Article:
September 24, 2021
Pennsylvania judges can allow witnesses to use comfort dogs for emotional support as they take the stand, so long as the animals do not interfere with the defendant's right to a fair trial, the state Supreme Court has ruled.
The genesis of the court's decision is a murder trial in Chester County where a witness with autism was accompanied by an emotional support dog while testifying. Several states, including Maryland, Michigan, Virginia and Connecticut, already permit comfort dogs in the courtroom.
Comfort dogs, also called courthouse facility dogs, lie in the witness box to help witnesses remain composed as they testify. Typically, these dogs are used to aid children or victims of abuse as they testify and are often trained like other service dogs.
In Washington, a yellow Lab named Kerris has been used in numerous trials to help witnesses.
"Sometimes they need the leash in their hand. Sometimes they need the dog touching their feet. Sometimes they just need to see the dog," Superior Court Judge Jeanette Dalton, of Kitsap County, told Pew Charitable Trusts in 2017.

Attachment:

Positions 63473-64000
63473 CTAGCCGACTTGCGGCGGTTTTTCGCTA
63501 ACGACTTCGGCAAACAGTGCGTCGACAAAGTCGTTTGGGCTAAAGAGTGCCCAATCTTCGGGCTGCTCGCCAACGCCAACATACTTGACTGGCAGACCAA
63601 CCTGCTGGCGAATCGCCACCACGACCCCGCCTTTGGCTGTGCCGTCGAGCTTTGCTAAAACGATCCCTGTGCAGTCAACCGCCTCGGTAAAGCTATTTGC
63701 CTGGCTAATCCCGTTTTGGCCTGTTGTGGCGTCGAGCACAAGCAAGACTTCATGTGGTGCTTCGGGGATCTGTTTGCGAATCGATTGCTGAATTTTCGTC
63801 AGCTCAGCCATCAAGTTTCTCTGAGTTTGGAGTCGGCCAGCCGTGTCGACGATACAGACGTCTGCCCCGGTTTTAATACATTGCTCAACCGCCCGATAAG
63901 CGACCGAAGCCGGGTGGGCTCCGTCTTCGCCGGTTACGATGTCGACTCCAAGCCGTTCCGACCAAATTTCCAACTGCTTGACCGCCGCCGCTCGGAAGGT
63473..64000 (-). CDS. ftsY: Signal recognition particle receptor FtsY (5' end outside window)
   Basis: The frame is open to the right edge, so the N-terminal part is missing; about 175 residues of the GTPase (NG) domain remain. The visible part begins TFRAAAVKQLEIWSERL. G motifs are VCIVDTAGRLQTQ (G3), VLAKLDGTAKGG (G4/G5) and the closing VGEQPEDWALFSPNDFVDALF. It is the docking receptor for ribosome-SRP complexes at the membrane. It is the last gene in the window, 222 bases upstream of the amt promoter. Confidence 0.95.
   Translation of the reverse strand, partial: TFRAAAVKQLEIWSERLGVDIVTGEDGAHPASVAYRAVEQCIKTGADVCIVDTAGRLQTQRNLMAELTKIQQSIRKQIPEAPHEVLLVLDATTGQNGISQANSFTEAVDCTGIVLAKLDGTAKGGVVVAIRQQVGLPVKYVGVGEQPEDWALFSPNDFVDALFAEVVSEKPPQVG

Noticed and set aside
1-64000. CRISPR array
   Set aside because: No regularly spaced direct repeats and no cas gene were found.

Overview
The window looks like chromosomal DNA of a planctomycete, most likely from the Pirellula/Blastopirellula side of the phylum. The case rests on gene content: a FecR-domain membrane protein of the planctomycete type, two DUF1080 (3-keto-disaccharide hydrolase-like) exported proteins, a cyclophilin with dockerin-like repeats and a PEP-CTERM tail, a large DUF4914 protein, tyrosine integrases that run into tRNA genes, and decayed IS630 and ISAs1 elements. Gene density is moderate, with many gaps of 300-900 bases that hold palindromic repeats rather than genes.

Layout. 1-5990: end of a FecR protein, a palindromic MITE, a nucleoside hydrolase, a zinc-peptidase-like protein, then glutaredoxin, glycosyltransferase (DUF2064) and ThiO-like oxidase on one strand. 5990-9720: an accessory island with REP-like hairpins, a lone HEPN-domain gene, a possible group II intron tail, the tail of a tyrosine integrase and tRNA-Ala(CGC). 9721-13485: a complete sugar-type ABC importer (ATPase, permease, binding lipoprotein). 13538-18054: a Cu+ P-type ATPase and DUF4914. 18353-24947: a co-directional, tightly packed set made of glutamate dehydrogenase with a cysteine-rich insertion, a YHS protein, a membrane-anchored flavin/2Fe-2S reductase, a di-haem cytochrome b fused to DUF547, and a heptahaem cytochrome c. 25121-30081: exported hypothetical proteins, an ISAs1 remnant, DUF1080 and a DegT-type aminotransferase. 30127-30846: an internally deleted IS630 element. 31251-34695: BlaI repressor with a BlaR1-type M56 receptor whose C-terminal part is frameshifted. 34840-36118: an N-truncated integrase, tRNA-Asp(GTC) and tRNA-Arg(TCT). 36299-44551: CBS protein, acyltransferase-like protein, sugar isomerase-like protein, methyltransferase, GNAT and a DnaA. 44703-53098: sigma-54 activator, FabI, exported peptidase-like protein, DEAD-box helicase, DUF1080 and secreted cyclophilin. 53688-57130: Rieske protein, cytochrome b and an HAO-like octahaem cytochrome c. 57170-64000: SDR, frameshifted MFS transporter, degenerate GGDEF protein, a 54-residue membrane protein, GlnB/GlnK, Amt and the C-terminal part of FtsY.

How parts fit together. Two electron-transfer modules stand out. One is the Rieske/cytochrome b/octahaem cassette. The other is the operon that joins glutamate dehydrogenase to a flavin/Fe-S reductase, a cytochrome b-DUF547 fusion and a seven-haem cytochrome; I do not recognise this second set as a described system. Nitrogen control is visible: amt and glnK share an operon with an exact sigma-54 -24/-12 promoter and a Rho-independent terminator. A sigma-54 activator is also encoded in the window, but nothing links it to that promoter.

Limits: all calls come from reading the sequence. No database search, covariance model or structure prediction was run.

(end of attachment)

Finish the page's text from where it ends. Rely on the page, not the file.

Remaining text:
Some defense attorneys have argued that having a cute dog next to a witness can make the jury more sympathetic to the witness, unfairly prejudicing jurors against the defendant.
The precedent-setting opinion written by Chief Justice Max Baer only will permit witnesses to use comfort animals on a case-by-case basis in criminal trials. Judges must balance the witness's accommodations with the defendant's right to a fair trail, he wrote.
Per the ruling, Pennsylvania's courts will adopt the rules established by Connecticut's high court. That allows judges to conceal the comfort dog in the witness box and instruct jurors not to allow the dog to influence their assessments of a witness's believability.
The ruling stems from a Chester County murder case in which a witness with autism used an emotional support dog during the trial. In an appeal, the defendant, Sheron Purnell, argued the dog unfairly swayed the jury.
Purnell was convicted of third-degree murder for fatally shooting a man in Coatesville in October 2016, the Morning Call reported. He is serving prison sentence of up to 47 years.
County Judge David F. Bortner permitted the witness to use the dog in the courtroom during her testimony. The comfort dog was brought into the courtroom before the jurors arrived and remained hidden inside the witness stand while she testified. The dog remained hidden until all jurors had exited the courtroom. Jurors were told not to let the dog influence their verdict.
The Supreme Court unanimously agreed with Bortner's decision to allow the comfort dog in the courtroom, and the court found no evidence the dog's presence swayed the jury, US News reported.
In some states, these dogs are not permitted in the courtroom, but can be used during depositions, interviews or in juvenile, drug and veterans courts.
Read the Pennsylvania Supreme Court's decision to allow comfort dogs in the document below.